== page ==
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Hey air-travelers! What’s your favorite time during a flight? The take-off, the landing? Or maybe the moment your plane climbs just above the clouds? Ahh, the view is magical. But have you ever wondered what would happen if your plane starts to climb even higher? Well, it's time to get some answers.
The first thing you should know is that the higher a plane flies, the faster it goes, and the cheaper it is. Air molecules are responsible for that. And since flying higher is more relaxed, more economic and safer, wouldn’t it make more sense if an airliner flew even higher? Actually, it’s a bit more complicated than that. Let's figure out!
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- When a plane flies higher, less air is pushing down from above – therefore the air molecules spread out more, decreasing the air’s density.
- When an aircraft flies through less air molecules, it needs to adjust its speed in order to get enough air and lift itself.
- When the plane travels rapidly at higher altitudes, it consumes less fuel while taking you to your destination faster.
- All the turbulence, clouds, rain and bad weather in general, stay below the plane’s altitude, so we can enjoy a smooth, non-eventful flight.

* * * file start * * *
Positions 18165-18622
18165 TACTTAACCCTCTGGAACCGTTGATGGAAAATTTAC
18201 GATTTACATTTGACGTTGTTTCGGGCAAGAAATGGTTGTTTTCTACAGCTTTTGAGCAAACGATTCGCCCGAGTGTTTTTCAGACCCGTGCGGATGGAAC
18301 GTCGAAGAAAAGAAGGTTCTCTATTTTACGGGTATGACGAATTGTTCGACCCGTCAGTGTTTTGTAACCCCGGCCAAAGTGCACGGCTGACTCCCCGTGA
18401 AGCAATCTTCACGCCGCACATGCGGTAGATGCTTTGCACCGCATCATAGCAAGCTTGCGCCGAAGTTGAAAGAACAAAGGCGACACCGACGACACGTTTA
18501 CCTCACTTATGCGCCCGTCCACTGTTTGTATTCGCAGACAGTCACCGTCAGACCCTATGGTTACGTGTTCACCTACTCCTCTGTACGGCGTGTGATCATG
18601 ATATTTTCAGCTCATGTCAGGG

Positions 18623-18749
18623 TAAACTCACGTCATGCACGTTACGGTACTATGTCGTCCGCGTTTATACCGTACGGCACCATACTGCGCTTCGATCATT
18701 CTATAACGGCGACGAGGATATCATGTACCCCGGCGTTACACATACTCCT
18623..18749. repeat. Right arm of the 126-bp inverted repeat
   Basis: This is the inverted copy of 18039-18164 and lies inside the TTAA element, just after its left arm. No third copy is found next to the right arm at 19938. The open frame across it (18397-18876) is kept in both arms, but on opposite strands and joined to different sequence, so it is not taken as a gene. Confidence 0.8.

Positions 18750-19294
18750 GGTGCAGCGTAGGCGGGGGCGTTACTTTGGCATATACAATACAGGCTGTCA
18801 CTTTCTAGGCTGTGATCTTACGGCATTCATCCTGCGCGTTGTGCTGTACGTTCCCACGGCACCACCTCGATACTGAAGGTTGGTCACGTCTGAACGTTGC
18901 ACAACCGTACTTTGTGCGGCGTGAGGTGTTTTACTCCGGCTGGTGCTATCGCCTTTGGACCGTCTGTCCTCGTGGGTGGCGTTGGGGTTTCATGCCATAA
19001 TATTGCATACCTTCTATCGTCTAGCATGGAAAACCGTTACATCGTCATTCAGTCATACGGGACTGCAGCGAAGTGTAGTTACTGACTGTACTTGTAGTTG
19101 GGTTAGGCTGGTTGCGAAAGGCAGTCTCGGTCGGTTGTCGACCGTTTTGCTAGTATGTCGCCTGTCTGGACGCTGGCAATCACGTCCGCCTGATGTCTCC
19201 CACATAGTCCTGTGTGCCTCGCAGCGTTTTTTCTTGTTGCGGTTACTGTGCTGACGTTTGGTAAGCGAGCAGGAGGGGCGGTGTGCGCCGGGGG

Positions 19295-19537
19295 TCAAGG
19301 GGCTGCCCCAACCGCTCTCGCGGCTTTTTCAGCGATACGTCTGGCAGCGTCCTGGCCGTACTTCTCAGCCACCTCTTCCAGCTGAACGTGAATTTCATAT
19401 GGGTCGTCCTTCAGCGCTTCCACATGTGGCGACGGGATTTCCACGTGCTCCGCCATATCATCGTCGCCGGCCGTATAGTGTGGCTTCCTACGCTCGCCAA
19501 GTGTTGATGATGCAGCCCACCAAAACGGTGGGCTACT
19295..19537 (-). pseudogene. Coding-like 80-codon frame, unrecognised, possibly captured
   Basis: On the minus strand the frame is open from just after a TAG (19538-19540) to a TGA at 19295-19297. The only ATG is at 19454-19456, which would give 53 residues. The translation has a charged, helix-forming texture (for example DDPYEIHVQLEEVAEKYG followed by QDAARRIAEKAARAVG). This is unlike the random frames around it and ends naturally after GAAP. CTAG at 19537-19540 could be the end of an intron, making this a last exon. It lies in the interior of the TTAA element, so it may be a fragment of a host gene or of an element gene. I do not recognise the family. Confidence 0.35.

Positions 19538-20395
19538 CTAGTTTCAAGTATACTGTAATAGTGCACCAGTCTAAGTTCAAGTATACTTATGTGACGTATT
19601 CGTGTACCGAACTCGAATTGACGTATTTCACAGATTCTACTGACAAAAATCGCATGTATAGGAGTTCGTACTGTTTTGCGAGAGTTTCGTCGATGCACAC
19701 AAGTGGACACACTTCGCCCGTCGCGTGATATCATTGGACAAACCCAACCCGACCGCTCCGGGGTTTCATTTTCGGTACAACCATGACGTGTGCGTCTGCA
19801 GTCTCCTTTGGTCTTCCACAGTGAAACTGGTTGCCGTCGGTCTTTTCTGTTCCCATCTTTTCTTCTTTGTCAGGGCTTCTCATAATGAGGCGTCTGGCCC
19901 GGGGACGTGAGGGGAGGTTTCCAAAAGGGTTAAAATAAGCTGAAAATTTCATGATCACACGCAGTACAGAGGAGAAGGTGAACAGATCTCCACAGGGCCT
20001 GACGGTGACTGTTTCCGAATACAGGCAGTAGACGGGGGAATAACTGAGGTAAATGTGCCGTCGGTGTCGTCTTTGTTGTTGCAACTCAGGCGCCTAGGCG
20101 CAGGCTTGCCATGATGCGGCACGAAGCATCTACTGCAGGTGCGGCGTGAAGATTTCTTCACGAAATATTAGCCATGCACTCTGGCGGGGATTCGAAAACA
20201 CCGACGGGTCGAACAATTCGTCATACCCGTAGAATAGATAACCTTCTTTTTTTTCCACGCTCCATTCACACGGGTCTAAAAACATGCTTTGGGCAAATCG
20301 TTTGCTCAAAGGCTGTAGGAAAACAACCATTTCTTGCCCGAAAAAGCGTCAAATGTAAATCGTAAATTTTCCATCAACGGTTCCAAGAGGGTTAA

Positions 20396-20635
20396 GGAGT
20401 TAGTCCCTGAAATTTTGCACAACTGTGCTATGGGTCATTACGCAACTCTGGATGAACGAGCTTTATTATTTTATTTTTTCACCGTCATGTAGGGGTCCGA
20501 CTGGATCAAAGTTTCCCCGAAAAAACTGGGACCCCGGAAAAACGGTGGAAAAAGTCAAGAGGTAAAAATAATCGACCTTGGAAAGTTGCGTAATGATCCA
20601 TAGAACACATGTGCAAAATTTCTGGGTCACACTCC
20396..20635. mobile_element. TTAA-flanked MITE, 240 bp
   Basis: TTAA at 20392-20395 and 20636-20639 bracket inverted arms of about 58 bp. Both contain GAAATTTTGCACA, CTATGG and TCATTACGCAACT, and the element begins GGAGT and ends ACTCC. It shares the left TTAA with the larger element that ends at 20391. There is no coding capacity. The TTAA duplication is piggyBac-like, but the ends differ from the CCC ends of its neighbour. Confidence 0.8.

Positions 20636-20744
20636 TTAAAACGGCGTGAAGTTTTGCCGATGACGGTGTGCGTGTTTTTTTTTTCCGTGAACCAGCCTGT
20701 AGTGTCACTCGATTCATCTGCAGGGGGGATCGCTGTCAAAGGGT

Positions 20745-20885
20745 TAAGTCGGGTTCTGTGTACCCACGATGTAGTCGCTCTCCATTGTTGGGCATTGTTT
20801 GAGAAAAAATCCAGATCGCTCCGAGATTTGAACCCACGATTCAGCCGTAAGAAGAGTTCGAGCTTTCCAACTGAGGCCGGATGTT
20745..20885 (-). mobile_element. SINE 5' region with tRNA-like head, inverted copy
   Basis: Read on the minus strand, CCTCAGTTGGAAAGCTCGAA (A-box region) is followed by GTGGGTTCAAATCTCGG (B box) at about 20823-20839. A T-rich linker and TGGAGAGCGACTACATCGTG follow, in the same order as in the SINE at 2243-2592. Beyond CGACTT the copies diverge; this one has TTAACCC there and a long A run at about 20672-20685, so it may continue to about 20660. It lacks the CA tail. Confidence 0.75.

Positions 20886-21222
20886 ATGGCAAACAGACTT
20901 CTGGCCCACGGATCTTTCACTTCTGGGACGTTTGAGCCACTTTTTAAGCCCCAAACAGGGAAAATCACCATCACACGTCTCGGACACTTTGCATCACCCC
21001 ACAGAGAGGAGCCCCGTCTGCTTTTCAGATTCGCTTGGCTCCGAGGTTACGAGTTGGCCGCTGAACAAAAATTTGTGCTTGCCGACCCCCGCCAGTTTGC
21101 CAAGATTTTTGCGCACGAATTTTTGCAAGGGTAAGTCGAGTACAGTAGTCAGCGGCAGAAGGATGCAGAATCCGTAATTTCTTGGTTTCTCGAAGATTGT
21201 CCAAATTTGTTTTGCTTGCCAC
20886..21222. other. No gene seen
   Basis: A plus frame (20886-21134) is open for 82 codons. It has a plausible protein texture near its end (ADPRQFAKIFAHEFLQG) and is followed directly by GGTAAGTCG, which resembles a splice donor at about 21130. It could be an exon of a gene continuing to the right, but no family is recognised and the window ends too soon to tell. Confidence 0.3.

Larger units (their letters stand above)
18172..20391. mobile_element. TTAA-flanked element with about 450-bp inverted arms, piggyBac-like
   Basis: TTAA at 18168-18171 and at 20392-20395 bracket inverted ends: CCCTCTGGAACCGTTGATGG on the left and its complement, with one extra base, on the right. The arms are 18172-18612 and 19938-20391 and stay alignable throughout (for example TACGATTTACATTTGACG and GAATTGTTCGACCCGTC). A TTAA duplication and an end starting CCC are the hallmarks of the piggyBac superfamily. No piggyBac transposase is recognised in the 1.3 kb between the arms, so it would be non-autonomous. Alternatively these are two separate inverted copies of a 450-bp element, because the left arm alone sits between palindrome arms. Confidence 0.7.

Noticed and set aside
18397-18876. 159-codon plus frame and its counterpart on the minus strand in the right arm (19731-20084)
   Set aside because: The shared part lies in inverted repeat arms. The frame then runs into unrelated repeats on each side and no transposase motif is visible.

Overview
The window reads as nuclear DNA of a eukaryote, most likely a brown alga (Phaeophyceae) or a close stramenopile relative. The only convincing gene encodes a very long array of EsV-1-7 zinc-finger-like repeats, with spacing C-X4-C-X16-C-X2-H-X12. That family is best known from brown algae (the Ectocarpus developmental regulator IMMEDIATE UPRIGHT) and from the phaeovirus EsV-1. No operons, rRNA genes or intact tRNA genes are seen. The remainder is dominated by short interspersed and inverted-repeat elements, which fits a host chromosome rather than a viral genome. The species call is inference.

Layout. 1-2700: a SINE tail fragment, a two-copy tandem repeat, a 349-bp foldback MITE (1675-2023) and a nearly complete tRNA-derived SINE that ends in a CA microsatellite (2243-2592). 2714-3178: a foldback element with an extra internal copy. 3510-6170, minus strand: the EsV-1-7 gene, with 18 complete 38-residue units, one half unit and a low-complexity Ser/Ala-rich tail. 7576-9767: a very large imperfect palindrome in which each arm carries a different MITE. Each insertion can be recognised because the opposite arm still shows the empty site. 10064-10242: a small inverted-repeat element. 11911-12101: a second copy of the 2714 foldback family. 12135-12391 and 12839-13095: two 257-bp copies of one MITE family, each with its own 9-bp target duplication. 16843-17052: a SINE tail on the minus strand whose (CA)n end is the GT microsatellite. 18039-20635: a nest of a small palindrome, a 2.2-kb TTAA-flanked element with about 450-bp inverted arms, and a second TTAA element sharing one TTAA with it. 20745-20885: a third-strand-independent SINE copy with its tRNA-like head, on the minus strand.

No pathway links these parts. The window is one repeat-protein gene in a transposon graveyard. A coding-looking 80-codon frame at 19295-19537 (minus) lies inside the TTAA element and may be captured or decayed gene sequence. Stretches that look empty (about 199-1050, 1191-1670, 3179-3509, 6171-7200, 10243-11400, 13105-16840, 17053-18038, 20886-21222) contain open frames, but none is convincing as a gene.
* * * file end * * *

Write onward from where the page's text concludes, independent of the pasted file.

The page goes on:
- Pilots have more time to fix the problem and communicate with the controllers before they make an emergency landing.
- One of the main reasons a jet can’t fly higher is because there won’t be enough air flowing through its engine.
- When the air density decreases, the engine thrust does the same.
- When both the speed of sound and temperature drop in high altitudes, the true airspeed will increase. And at some point, they’ll meet. That’s what pilots call the coffin corner, and it’s as dangerous as it sounds.
- If a plane reaches that point, and it decelerates, it’ll go into a low speed stall. If it goes faster, it’ll end up in a high-speed stall. Neither of those are safe.
- Planes usually fly at around Mach 0.7 or 70% of the speed of sound. If an aircraft goes faster than that, it can cause shockwaves to form.
- If all these events happen in the coffin corner, it’ll break the aircraft into pieces.
- At certain altitudes, an aircraft has a minimum speed limit and a maximum speed limit.
- As the aircraft goes slower, the drag increases. The slower the jet goes, the more thrust it needs to be controlled.
- But the way they save a plane when it’s approaching supersonic speeds is a whole different story – and this is actually a bit more common.
- They slowly bring the thrust back a little bit, and gradually raise the air brakes. Everything is done in slow movements, because a sudden change can cause shockwaves that’ll roll the plane.
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